• 1985: VIEW 1220 – A 2nd generation, grayscale image, machine vision-based CMM
  • 1986: VIEW 725 – A dedicated machine vision system for QFP (Quad Flat Package) and PLCC (Plastic leaded chip carrier) package inspection
  • 1987: VIEW Précis 3000 – A large-travel, machine-vision-based CMM
  • 1988: VIEW Bazic8 & Bazic12 – Machine vision-based CMMs
  • 1989: VIEW Ultra8 – A high-accuracy (sub-micron), machine vision-based CMM
  • 1990: VIEW 7100 – A 2nd generation, machine vision system for QFP and PLCC package inspection
  • 1993: VIEW Voyager 6x12, Voyager 12x12 & Voyager 18x18 – Machine vision-based CMMs
  • 1994: VIEW 830 – A laser-based, 3D scanner system for PGA (Pin grid array) package inspection
  • 1995: VIEW 8100 – A laser-based, 3D scanner system for SMT (Surface-mount technology) process characterization and control
  • 1995: VIEW 880 – A laser-based, 3D scanner system for in-tray inspection of QFP, TQFP (Thin Quad Flat Pack), TSOP (Thin small-outline package) and BGA (Ball grid array) packages
  • 1997: VIEW 890 – A laser-based, 3D scanner system for bump-on-die (Flip chip) inspection
  • 1999: VIEW Pinnacle 250 – A high-accuracy, machine vision-based CMM
  • 2001: VIEW Summit 450 & Summit 600 – High-accuracy, large-travel, machine vision-based CMMs

The timeline given above is summarized here.[4]

Patents[edit]

VIEW Engineering's patents related to correlation-based pattern recognition were the foundation of the company's beginnings
  • Correlation-based Pattern Recognition hardware and software to find the position of specific, complex part features in video images. (United States Patent 4200861 & 4736437 & 4385322 & 4300164)[15]
A number of VIEW Engineering's 31 patents address key video technologies useful in machine vision-based CMMs including
  • Programmable Ring Light[16] hardware to enhance the appearance of weak-edges in video images by controlling illumination intensity, direction, color and angle of incidence. (United States Patent 4706168)[15] (Japan Patent 2001-324450)[17] (China Patent 200810207342)[17] (Canada Patent CA 1293232)[18]
  • Automatic, Video-based, Camera Focusing to determine the Z-axis position of an object under inspection. (United States Patent 4920273)[15] (Canada Patent CA 1255796)[19]
  • Ronchi Grid Surface Focus[20] hardware to allow automatic camera-focusing on reflective or low-texture surfaces. (United States Patent 4743771)[15]
Other VIEW Engineering patents relate to the 3D laser-scanning technology used in VIEW's PGA, QFP, TQFP, TSOP and BGA package inspection systems
  • Using Multiple Cameras to Image a Package. (United States Patent 4872052)[15]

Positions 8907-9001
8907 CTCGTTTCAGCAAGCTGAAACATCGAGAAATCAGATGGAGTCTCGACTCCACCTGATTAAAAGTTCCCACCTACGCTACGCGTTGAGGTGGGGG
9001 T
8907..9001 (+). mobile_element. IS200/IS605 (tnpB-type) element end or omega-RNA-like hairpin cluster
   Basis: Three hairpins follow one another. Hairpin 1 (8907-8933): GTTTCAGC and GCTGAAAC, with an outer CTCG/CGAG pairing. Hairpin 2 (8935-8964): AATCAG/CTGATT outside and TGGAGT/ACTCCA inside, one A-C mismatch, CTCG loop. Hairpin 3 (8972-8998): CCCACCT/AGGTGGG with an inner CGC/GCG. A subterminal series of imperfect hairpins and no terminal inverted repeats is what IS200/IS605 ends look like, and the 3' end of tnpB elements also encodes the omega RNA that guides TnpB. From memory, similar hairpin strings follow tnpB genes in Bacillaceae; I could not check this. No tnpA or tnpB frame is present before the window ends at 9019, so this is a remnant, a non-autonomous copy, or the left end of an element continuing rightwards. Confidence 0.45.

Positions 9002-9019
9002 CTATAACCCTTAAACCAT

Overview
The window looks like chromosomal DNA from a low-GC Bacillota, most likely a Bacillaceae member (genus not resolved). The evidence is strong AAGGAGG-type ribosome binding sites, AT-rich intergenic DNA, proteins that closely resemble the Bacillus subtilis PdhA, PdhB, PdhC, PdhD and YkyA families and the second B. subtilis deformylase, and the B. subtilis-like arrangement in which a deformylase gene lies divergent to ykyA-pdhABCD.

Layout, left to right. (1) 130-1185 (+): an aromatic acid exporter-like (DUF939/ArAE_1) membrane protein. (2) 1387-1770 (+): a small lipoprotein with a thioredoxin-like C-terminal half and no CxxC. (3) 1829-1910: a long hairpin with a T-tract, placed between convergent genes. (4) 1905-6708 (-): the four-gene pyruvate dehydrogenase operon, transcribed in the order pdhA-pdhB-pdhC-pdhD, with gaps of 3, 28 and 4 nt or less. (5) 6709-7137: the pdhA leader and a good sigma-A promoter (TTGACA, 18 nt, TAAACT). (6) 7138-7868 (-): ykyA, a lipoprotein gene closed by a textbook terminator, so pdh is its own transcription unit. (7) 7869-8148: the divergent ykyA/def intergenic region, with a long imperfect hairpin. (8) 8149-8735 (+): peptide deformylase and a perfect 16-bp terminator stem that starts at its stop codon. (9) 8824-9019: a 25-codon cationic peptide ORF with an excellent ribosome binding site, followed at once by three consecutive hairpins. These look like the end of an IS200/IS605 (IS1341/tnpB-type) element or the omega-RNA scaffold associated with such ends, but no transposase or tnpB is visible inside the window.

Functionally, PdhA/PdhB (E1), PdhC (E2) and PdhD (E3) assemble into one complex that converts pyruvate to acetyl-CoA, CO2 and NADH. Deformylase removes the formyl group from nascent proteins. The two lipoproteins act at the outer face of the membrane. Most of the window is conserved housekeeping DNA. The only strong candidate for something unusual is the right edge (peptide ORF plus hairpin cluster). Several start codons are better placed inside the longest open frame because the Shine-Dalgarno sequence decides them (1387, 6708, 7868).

• Triangulation-based 3D Imaging. (United States Patent 5546189 & 5617209)[17] (Korea Patent 1019997000995)[18] (PCT Patent WO 1998/005923 & 1996/034253)[18] (Canada Patent CA 1287486 & CA 1265869)[18]

References[edit]

  1. ^ a b c "About VIEW Micro-Metrology". VIEW Micro-Metrology. Retrieved 7 July 2011.
  2. ^ "VIEW Micro-Metrology Applications". VIEW Micro-Metrology. Retrieved 7 July 2011.
  3. ^ "VIEW Ugly Duckling PDF Document". VIEW Micro-Metrology. Retrieved 12 July 2011.
  4. ^ a b c "History of VIEW Micro-Metrology". VIEW Micro-Metrology. Retrieved 9 July 2011.
  5. ^ "VIEW Engineering, Inc, Simi Valley". Techspex. Retrieved 7 July 2011.
  6. ^ "GM Corp acquires a minority stake in VIEW Engineering Inc". Thomson Financial Mergers & Acquisitions. Retrieved 7 July 2011.
  7. ^ "VIEW Engineering Inc acquires Synthetic Vision Systems". Thomson Financial Mergers & Acquisitions. Retrieved 7 July 2011.
  8. ^ "Mitutoyo Company UK, Mitutoyo Worldwide, Section 9, 2nd Paragraph". Mitutoyo UK. Retrieved 13 July 2011.
  9. ^ "189 F3d 1370 Robotic Vision Systems Inc v VIEW Engineering Inc". OpenJurist. Retrieved 14 July 2011.
  10. ^ "Court Decides on Machine Vision Patent Suit". Society of Manufacturing Engineers. Retrieved 14 July 2011.
  11. ^ "Robotic Vision Systems Inc Says It May Appeal in Patent Infringement Suit". MachineVisionOnline. Retrieved 14 July 2011.
  12. ^ "General Scanning Inc acquires VIEW Engineering Inc". Thomson Financial Mergers & Acquisitions. Retrieved 7 July 2011.
  13. ^ "GSI Lumonics announces the sale of its Metrology Product Line to QVI". PRNewswire. Retrieved 7 July 2011.
  14. ^ "VIEW Micro-Metrology". VIEW Micro-Metrology. Retrieved 7 July 2011.
  15. ^ a b c d e "VIEW Engineering Assignee Patent Directory Page 1". Patentmaps. Retrieved 10 July 2011.
  16. ^ "Illumination". VIEW Micro-Metrology. Retrieved 10 July 2011.
  17. ^ a b c "VIEW Engineering Assignee Patent Directory Page 2". Patentmaps. Retrieved 10 July 2011.
  18. ^ a b c d "VIEW Engineering Assignee Patent Directory Page 3". Patentmaps. Retrieved 10 July 2011.
  19. ^ "VIEW Engineering Assignee Patent Directory Page 4". Patentmaps. Retrieved 10 July 2011.
  20. ^ "Ronchi Grid". VIEW Micro-Metrology. Retrieved 10 July 2011.

External links[edit]